1563 "Because it is joined with the episcopal order the office of priests shares in the authority by which Christ himself builds up and sanctifies and rules his Body. Hence the priesthood of priests, while presupposing the sacraments of initiation, is nevertheless conferred by its own particular sacrament. Through that sacrament priests by the anointing of the Holy Spirit are signed with a special character and so are configured to Christ the priest in such a way that they are able to act in the person of Christ the head."45

1564 "Whilst not having the supreme degree of the pontifical office, and notwithstanding the fact that they depend on the bishops in the exercise of their own proper power, the priests are for all that associated with them by reason of their sacerdotal dignity; and in virtue of the sacrament of Holy Orders, after the image of Christ, the supreme and eternal priest, they are consecrated in order to preach the Gospel and shepherd the faithful as well as to celebrate divine worship as true priests of the New Testament."46

1565 Through the sacrament of Holy Orders priests share in the universal dimensions of the mission that Christ entrusted to the apostles. The spiritual gift they have received in ordination prepares them, not for a limited and restricted mission, “but for the fullest, in fact the universal mission of salvation 'to the end of the earth,”'47 "prepared in spirit to preach the Gospel everywhere."48

1566 "It is in the Eucharistic cult or in the Eucharistic assembly of the faithful (synaxis) that they exercise in a supreme degree their sacred office; there, acting in the person of Christ and proclaiming his mystery, they unite the votive offerings of the faithful to the sacrifice of Christ their head, and in the sacrifice of the Mass they make present again and apply, until the coming of the Lord, the unique sacrifice of the New Testament, that namely of Christ offering himself once for all a spotless victim to the Father."49 From this unique sacrifice their whole priestly ministry draws its strength.50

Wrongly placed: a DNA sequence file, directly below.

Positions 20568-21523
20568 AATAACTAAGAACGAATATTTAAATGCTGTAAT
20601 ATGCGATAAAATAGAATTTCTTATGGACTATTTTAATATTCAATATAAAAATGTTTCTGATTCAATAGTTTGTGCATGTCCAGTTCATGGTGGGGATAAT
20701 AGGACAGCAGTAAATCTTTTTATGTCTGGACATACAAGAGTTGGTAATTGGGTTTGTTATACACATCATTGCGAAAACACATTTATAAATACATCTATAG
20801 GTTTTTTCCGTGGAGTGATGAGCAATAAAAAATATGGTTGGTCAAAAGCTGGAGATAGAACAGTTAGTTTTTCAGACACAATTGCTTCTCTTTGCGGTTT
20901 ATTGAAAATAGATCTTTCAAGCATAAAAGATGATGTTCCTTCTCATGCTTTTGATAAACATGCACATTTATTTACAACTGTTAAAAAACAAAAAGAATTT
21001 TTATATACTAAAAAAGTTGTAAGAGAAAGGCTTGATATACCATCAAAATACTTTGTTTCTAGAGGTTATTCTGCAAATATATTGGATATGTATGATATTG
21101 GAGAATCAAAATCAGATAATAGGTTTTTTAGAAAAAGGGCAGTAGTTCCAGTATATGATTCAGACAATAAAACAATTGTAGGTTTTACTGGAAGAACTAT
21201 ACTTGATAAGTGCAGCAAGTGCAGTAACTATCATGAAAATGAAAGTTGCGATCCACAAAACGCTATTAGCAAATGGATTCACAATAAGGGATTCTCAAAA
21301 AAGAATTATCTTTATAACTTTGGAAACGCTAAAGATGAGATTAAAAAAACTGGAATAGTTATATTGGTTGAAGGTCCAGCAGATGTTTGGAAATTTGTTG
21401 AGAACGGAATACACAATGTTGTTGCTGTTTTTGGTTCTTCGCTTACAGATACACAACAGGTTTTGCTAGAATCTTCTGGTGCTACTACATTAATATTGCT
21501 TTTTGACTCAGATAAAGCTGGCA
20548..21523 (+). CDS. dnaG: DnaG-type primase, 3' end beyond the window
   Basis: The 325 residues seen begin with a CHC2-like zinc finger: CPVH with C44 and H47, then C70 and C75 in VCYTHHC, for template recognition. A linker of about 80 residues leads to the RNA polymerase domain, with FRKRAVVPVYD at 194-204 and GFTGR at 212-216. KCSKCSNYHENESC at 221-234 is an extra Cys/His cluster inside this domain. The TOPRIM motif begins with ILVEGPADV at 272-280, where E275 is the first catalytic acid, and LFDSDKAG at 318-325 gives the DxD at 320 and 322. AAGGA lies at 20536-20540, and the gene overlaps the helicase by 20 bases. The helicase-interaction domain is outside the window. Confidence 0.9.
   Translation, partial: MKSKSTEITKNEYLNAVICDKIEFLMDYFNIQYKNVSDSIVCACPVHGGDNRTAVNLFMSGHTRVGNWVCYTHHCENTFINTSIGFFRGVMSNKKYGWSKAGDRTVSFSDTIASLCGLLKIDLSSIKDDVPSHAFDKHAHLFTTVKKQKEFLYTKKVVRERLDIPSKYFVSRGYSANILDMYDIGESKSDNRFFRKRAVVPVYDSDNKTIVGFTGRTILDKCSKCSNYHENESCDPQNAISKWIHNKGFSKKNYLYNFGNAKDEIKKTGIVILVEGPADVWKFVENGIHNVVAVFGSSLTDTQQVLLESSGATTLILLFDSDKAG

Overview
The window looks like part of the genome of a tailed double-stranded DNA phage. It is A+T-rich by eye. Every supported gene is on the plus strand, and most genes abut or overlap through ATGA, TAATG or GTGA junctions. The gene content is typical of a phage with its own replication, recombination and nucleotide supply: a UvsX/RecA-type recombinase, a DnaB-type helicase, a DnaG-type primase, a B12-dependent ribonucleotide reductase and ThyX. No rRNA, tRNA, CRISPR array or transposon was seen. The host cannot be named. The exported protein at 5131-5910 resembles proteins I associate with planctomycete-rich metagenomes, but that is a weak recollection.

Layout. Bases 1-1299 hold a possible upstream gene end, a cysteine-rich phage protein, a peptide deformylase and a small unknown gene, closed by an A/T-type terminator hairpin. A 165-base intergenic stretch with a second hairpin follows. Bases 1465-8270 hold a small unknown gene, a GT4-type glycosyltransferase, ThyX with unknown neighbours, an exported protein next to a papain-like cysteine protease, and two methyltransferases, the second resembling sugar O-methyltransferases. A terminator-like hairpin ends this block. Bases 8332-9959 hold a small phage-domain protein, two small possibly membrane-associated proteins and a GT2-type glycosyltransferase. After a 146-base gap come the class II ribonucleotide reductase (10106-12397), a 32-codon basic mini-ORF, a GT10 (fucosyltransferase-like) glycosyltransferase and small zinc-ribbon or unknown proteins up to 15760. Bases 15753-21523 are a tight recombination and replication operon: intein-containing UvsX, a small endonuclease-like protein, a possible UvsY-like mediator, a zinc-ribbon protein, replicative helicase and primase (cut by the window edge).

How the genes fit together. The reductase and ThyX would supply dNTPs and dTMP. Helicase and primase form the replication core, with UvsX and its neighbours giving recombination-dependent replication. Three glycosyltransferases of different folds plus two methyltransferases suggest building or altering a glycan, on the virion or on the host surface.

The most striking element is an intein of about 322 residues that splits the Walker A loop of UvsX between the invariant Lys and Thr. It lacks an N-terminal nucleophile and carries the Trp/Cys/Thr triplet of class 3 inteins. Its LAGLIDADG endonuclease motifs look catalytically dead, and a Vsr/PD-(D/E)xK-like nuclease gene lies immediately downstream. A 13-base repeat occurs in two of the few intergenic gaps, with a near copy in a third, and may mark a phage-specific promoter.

1567 "The priests, prudent cooperators of the episcopal college and its support and instrument, called to the service of the People of God, constitute, together with their bishop, a unique sacerdotal college (presbyterium) dedicated, it is true, to a variety of distinct duties. In each local assembly of the faithful they represent, in a certain sense, the bishop, with whom they are associated in all trust and generosity; in part they take upon themselves his duties and solicitude and in their daily toils discharge them."51 priests can exercise their ministry only in dependence on the bishop and in communion with him. The promise of obedience they make to the bishop at the moment of ordination and the kiss of peace from him at the end of the ordination liturgy mean that the bishop considers them his co-workers, his sons, his brothers and his friends, and that they in return owe him love and obedience.

1568 "All priests, who are constituted in the order of priesthood by the sacrament of Order, are bound together by an intimate sacramental brotherhood, but in a special way they form one priestly body in the diocese to which they are attached under their own bishop. . . ."52 The unity of the presbyterium finds liturgical expression in the custom of the presbyters’ imposing hands, after the bishop, during the rite of ordination.

CCC

All the baptized, men and women, infants and adults, are baptized as priests, prophets, and kings. Still, the ministerial priesthood has additional functions that the baptismal priesthood does not. Are you looking for evidence of the ministerial priesthood? Or simply the Catholic understanding of their role?

The Catholic view on both.